The Cambridge Food Bank reimagines what a food bank can be. Some may think food assistance programs like a food bank as the main way to address food insecurity, while others may recognize that it is a Band-Aid solution. While the Cambridge Food Bank also recognizes this, they go above and beyond the typical operations of a food bank to offer many unique programs to encourage the community to consume, grow, and learn about healthy food. Each of these initiatives try to connect with different elements of the food system along with connecting with food with dignity and humanity. On November 10th, 2022, students from the University of Waterloo’s GEOG 460 course went for a trip to the Cambridge Food Bank to learn about these opportunities from Fig, the Local Food Coordinator.

Entrance of the Cambridge Food Bank

Fig, Local Food Coordinator

Fig is someone who everyone refers to as the mastermind of the operation. She is an example of someone going above and beyond in her role. She mentioned a story of going to a farm to volunteer her time in exchange for a reduced price on lettuce heads. All in all, Fig was very impressive, but we must also note that all the volunteers are doing whatever they can to improve food security. As Fig led us through the various facilities of the Cambridge Food Bank, she called on the workers we crossed paths with to speak about the work they do, whether that be coordinating a program, transporting the food or other tasks. Everyone we met left compassionate and hardworking impressions. 

Fig, the Local Food Coordinator at the Cambridge Food Bank

Fig, the Local Food Coordinator at the Cambridge Food Bank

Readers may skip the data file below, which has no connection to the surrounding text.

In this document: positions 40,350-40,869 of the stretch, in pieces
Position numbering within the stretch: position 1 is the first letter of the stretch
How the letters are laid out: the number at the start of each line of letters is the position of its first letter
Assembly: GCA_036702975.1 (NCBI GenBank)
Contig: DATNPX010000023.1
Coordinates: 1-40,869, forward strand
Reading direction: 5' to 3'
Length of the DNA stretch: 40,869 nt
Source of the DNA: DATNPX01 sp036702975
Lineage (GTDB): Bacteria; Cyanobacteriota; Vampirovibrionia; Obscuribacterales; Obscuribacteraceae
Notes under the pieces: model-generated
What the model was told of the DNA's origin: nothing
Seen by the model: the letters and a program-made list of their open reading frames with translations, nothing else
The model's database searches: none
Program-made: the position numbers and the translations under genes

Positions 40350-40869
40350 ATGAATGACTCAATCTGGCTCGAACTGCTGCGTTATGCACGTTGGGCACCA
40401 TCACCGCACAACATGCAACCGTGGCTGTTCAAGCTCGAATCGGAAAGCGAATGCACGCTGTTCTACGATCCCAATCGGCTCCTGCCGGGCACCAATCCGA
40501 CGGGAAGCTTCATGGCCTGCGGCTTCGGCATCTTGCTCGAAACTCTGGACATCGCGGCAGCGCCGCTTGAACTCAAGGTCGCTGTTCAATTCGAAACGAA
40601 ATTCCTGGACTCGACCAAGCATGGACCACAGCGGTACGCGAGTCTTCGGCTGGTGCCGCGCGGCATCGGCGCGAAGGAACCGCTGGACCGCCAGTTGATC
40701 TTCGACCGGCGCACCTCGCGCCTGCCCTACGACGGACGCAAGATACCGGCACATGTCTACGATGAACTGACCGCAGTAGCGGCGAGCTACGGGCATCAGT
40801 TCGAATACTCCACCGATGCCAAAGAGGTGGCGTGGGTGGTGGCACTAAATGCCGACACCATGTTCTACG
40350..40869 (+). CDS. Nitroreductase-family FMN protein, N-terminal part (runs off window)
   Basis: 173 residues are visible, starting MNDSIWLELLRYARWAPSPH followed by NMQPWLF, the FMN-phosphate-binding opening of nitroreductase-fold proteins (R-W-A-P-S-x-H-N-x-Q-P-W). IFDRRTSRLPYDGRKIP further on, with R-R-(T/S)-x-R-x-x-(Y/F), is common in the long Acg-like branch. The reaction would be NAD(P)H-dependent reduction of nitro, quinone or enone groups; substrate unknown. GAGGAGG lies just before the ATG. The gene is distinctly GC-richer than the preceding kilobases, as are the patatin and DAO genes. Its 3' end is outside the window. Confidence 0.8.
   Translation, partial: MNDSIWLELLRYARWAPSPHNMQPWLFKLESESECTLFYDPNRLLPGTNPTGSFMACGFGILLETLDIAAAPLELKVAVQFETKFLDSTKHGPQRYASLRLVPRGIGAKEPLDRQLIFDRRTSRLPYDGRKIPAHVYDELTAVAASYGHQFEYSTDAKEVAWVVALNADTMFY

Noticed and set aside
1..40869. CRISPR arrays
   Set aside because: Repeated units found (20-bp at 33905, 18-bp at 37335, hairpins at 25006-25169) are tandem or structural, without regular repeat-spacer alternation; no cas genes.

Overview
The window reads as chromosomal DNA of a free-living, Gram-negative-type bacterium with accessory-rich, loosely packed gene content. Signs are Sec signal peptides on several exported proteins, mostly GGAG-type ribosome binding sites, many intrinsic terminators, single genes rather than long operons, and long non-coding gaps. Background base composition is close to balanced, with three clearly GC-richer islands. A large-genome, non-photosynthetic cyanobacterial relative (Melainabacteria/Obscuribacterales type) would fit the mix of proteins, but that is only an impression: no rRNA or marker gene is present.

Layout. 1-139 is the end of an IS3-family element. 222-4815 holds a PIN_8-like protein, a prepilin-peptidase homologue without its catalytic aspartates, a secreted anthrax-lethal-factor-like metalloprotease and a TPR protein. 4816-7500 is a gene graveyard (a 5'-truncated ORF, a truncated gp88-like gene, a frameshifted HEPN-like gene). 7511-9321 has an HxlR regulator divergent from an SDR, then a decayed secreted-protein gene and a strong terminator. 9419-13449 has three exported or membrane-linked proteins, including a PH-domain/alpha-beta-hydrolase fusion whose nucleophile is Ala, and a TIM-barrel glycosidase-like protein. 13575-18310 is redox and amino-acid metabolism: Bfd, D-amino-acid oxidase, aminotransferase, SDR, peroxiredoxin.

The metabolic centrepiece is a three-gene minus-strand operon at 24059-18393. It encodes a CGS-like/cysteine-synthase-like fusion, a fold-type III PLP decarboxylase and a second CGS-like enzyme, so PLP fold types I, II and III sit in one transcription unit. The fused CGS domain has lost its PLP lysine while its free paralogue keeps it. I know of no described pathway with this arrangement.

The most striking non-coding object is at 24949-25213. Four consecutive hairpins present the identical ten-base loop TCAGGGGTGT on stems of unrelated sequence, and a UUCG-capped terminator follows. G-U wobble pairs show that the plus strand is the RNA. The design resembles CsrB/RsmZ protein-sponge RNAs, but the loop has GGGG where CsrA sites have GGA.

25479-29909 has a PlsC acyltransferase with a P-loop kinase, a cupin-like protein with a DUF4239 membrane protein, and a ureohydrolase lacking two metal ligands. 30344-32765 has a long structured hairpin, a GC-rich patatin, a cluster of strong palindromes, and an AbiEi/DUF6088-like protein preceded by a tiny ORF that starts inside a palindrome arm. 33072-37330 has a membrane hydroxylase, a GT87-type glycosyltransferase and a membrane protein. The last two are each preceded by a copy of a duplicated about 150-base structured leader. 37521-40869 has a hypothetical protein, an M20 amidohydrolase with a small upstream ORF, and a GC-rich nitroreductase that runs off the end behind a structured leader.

Core values

We believe that access to nutritious food is a basic and fundamental human right.

Healthy people

Healthy People

The Cambridge Food Bank recognizes the health impacts of poverty and food insecurity, especially on low-income families who are often unable to afford the fresh foods and produce needed to maintain good health. Instead, they rely on cheap, filling, and high nutrient foods. The Cambridge Food Bank’s goal is to increase access to fresh and nutritious food.

CFB Connected Community

Connected Community

The Cambridge Food Bank recognizes how social isolation impacts physical and mental health, accelerates aging, and reduces quality of life. They offer a holistic and broad range of nutrition and wellness programming, including a weekly community meal and the community kitchen and wellness hub where folks can share knowledge and skills while building social connections. While centered in food they are “more than a food bank.”

Icon hand holding plant

Environmental Sustainability

The Cambridge Food Banks has environmental commitments to reduce food waste through landfill diversion and food rescue. They partner with local farmers, gardeners, land stewards, and community groups to grow over 10,000 lbs of organic produce for their programs, which helps reduce greenhouse gases and our local carbon footprint.